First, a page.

As you may have noticed, we’ve not written one of these posts in a while. That’s not down to us not receiving them, though.
Government cutbacks have hit health services hard, so decisions had to be made. Well, that and the fact that we’ve all just been manically busy with our day jobs.
Enough waffle, though. We’ll try to get these posts going regularly again. This time, we cover marking up poems, how to add an element to HTML5, using
target="_blank", adding text to
<canvas>, and which element to use for price or money.
Poem Markup #
Hi there Doc,
On this site should I mark up the poems as sections or articles?
Thank you so much for your mighty wisdom and super helping hand.
Cheers, Greg from Hungary
I can’t read Hungarian so can’t tell in detail, but I’d use one
<article> per poem. If it’s a long poem — e.g. The Waste Land — divide it into sections:
<article> <h1>The Waste Land</h1> ... <section> <h2>The Burial of the Dead</h2> <p>April is the cruellest month<br> Breeding lilacs out of the dead land<br> Mixing memory with desire.</p> <p>Winter kept us warm ... </p> </section> <section> <h2>The Game of Chess</h2> ... </section> ... </article>
Adding a New Element to HTML5 #
I want to propose adding a new HTML5 element. Do you know who I should write email to?
Join the WHATWG mailing list, and carefully search the archive to see if your idea has already been discussed. If it hasn’t, email the list. Be sure to state a problem and give use cases.
Read more at the WHATWG Wiki.
Just wondering if you’d like to tackle the age old question: now that we have HTML5 and it’s not as fussy as XHTML was, what with it’s fancy X and all, is
target="_blank"okay to use again instead of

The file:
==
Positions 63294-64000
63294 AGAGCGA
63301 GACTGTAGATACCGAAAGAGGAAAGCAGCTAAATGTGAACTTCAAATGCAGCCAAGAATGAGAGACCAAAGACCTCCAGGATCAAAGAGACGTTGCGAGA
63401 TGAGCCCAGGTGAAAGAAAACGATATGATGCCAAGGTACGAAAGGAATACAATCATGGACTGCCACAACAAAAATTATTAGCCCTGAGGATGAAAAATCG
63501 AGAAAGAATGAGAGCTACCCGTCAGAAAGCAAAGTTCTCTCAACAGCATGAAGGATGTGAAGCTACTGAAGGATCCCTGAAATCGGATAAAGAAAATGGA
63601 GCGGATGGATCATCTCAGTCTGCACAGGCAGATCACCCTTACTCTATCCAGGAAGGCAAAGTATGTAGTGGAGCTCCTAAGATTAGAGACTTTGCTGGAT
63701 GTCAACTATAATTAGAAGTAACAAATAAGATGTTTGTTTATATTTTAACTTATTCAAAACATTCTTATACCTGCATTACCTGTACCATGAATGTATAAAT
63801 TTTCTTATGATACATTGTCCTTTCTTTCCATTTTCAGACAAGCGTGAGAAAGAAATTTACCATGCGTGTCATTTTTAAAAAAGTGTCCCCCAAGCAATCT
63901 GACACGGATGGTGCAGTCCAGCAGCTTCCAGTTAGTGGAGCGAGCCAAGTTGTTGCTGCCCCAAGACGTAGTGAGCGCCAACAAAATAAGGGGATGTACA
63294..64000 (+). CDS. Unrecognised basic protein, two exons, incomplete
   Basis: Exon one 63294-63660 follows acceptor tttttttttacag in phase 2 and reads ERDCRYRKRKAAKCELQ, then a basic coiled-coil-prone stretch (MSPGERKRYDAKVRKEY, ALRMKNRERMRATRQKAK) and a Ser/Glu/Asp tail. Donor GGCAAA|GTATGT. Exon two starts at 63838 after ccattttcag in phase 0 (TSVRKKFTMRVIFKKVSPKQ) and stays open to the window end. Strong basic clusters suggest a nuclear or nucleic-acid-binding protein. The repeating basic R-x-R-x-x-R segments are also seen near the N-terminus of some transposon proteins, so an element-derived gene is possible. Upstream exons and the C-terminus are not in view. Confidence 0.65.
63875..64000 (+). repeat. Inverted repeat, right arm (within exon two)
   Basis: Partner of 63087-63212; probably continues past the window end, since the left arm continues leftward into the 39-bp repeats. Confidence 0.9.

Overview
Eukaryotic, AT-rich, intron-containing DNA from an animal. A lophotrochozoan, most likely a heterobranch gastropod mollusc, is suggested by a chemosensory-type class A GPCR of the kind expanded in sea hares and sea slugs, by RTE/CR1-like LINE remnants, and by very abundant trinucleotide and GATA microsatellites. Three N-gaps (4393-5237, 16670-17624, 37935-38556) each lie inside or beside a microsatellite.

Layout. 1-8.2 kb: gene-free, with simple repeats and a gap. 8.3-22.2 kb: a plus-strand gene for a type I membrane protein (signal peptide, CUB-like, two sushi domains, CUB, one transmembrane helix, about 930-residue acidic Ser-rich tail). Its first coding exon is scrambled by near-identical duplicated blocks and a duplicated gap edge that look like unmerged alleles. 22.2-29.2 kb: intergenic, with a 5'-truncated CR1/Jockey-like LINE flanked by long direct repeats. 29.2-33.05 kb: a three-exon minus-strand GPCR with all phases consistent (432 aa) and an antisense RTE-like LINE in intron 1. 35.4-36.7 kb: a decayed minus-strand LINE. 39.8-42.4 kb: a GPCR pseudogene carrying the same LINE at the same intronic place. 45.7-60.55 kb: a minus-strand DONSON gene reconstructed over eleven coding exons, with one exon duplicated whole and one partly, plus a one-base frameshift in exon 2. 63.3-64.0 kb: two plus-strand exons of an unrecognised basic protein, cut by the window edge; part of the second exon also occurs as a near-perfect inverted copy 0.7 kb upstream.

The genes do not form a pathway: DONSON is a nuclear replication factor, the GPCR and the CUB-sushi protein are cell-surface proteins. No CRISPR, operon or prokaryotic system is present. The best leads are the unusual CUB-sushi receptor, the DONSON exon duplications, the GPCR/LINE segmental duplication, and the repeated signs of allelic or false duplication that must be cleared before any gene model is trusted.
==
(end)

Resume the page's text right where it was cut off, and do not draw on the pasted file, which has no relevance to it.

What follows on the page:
What was the big deal in the first place?
The answer to the first bit is “yes”.
What was the big deal in the first place?,
Placing Text on
How can I place HTML text on a canvas? Actually, I have an editable text area where I can add/edit/modify the text like a text editor. Now I want to place this customized text on the canvas. This is the HTML text example:
<p style="text-align: center;"><span style="color: rgb(255, 0, 0);">EVERYDAY SPENT WITH YOU IS A GIFT.</span></p> <p style="text-align: center;"><span style="color: rgb(255, 0, 0);">ALL MY LOVE</span></p> <p style="text-align: center;"><span style="color: rgb(255, 0, 0);">Della</span></p>
Thanks in advance.
If you like, you can read the full specification for the 2D drawing API.
But placing text is relatively simple, so long as what you’re doing is straightforward. It gets trickier when you have multiple bits of text, as you need to measure the height of the text and ensure the subsequent lines are clearing the previous lines. For example:
// code goes here! ctx.fillStyle = 'rgb(255, 0, 0)'; // red // comic sans == the new black ctx.font = 'italic 400 18px/2 comic sans ms, sans-serif'; ctx.fillText('Comic sans will always bring funs to dull content', 25, 50); // not
Here’s a working example.
Good luck. — Remy
Marking Up a Price #
I asked this question on Stack Overflow and so far the tag
varwas proposed. What do you think?
Thanks in advance.
I disagree with using
<var> for prices based on the examples you provided. I’ve posted an answer on Stack Overflow and repeated it below.
The HTML spec for
The var element represents a variable. This could be an actual variable in a mathematical expression or programming context, an identifier representing a constant, a function parameter, or just be a term used as a placeholder in prose.
To me, this means that
<var> is not suitable for the prices in your examples. It depends on what you’re trying to accomplish, but it seems your options are:
- Use microdata — for example, Schema.org’s
offervocabulary for a product’s price.
- Use the
<b>element if you’d like to draw attention to the price without indicating that it’s more important.
<strong>if the price is important, such as the total price of an itemised receipt.
<span>with a class if you need an element to style the price differently but
<strong>are not appropriate.
- If nothing above is suitable and you don’t want to style the price, don’t do anything.
From the examples you’ve given, there doesn’t seem to be any need to mark up prices. If the examples are from a table displaying financial information, make sure they’re in a column headed by
<th scope="col">Income</th> or
<th scope="col">Price</th>, respectively, for accessibility.
Hope that helps! — Oli
Got a question for us? #
That wraps up this round of questions. If you’ve got a query about the HTML5 spec or how to implement it, you can get in touch with us and we’ll do our best to help.